Even with the best of intentions, some of the methods chosen to improve employee engagement can backfire. Employee engagement can improve retention, strengthen a company culture and increase productivity, but all that quickly is ruined when any of these seven deadly sins is committed.
Engagement before and after the onboarding process
“New hires can’t be disengaged; they just got here,” said no “best company” ever. Those who know better realize addressing employee engagement starts before day one. The origins of commitment happen during the interview process. Your job candidate is evaluating you as much as you are evaluating them.
Did the interviewer begin on time, was he or she prepared and gracious? Or, was the interview an afterthought and chaotic? Top talent will recognize how much intention you put into the interview preparation. The interview experience often speaks of company culture and sets expectations for employee engagement.
The onboarding process can be stressful for any new hire. With new information flooding their inbox, a new hire easily can become overwhelmed. New hire anxiety can be mitigated by training your managers with the best onboarding and engagement strategies in order to avoid an onslaught of information on day one.
Bottom line: If your company is ignoring early signs of a stressed employee, there’s a chance you have an engagement problem.
Don’t reward employees with pay alone
It’s been said that “money motivates,” but have you ever stopped to consider the effect it really has? Several surveys through the years indicate money is not a leading contributor for employee motivation.
Higher drivers include:
- peer motivation
- the intrinsic desire to do a good job
- encouragement and recognition
- having a real impact
While it may be easy to give a bonus for a job well done, it’s not always the best option. Even some of the highest-paid individuals aren’t satisfied at work.
To improve engagement, show more appreciation with the proper thanks employees want and need.
Don’t use intimidation to get results
We are impatient creatures by nature. Thanks to advances in technology, we are empowered to feel this way. When employees aren’t picking up a task quickly enough or things aren’t going as planned, it’s easy to feel as if intimidation will be effective.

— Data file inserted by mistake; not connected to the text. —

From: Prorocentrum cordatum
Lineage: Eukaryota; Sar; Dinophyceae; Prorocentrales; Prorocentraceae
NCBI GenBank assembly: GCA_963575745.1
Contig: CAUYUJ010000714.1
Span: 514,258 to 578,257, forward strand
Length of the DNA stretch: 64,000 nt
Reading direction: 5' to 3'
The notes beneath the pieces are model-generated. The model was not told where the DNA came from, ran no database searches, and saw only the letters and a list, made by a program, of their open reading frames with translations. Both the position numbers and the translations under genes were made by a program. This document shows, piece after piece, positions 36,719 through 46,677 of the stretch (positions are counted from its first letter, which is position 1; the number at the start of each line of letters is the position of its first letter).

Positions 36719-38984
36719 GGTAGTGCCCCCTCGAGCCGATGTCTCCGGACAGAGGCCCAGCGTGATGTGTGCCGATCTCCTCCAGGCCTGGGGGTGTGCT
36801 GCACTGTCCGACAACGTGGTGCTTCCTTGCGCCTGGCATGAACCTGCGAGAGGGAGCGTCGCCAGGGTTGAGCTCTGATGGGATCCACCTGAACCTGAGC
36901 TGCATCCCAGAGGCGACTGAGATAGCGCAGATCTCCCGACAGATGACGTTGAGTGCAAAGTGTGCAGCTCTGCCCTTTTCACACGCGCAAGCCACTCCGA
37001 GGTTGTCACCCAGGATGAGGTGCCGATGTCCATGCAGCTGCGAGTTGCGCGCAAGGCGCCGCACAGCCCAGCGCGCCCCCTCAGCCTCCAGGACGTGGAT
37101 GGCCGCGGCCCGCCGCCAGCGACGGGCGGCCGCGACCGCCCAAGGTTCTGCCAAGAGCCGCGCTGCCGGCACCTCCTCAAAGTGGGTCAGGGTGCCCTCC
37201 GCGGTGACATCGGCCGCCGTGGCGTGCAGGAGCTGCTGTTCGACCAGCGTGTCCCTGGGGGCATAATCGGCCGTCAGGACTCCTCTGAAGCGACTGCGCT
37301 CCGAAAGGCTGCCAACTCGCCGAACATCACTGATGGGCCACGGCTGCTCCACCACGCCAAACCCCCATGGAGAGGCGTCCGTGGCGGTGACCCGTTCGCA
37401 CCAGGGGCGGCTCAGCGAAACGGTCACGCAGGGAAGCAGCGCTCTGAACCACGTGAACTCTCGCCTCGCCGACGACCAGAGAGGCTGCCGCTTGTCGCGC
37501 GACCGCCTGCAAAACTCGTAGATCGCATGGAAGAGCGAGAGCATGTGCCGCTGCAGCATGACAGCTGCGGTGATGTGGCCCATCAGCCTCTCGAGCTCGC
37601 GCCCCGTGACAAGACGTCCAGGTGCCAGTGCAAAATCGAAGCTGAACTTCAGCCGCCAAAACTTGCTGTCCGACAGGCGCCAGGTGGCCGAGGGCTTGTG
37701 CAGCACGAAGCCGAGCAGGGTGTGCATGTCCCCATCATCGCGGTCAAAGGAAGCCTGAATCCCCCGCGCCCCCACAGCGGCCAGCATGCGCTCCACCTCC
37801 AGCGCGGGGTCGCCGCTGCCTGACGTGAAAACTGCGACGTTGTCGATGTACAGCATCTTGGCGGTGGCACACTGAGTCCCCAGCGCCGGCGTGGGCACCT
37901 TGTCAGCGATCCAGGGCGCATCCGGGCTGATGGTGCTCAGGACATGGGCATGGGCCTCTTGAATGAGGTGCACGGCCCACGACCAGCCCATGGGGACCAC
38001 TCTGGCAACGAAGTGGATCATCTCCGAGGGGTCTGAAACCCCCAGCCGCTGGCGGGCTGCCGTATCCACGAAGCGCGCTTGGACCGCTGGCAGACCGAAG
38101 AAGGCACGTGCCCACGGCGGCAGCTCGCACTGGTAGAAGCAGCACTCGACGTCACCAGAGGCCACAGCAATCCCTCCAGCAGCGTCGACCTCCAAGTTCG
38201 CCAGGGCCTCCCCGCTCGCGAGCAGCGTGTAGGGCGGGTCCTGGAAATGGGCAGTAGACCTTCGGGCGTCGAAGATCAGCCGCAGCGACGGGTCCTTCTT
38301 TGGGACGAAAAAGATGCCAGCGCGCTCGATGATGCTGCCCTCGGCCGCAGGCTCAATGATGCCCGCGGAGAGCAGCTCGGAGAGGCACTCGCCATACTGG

But often, intimidation does more harm than good. Your employees want to feel safe, not like they are walking on eggshells. Leave your frustration at the door; there are far better behaviors for improving engagement.
Give attention when needed
Not every employee requires your attention. Highly engaged employees are likely in a good headspace and don’t need the extra push. However, certain employees require more attention, especially new hires.
Don’t expend all your energy on someone who isn’t in need; this only wastes his or her time and yours. Closely monitor your workforce to determine where your attention is needed, as this will change from time to time.
Don’t let issues play out how they will
There will be times when employees disagree with one another; however, if there is tension to any situation, management must step in. The fate of the argument cannot be left to chance. Employees, for the most part, can solve problems on their own, but tension is a completely different beast and, if handled improperly, can be detrimental to engagement. Not only that, ignoring festering employee issues could lead the company into terminating valuable talent or become involved in expensive and time-consuming litigation. At the very least, you could spend a large amount of your time and brainpower filling out paperwork or mediating in the HR conference room.
Don’t survey employees without a communication plan
Surveys can be extremely beneficial if conducted properly. If you want to fix a problem with engagement, your best bet is to ask employees what they need and how you can do better. But don’t stop there.
The most important piece of the survey process is sharing the results. Letting employees know the outcome is important to the credibility of the survey. If they feel nothing will come of it, they are less likely to answer honestly or at all.
For optimum results, implement corrective action. If there is an area of concern suggested by the results, communicate that and then have a plan to change it. Better yet, ask employees their thoughts on how to remedy the situation.
Don’t engage employees without technology
Personalized service is indeed an admirable trait in any business, especially when it comes to employee engagement. Employees respect and respond well to face-to-face interactions, but that’s not to say that HR technology can’t help improve engagement.
Popular software tools, such as employee self-service portals, take center stage in companies around the nation, and the benefits that come with them extend to employee engagement.
Employees are less likely to become disengaged when they can enroll in benefits, view pay stubs, submit time-off requests, take training courses, and access and sign reviews online – all from the comfort of home. Everything they need is at their fingertips, and that is a game changer.
Employee engagement certainly is worth addressing, so don’t give in to any of these temptations. Avoiding the aforementioned will keep your organization’s culture from going six feet under.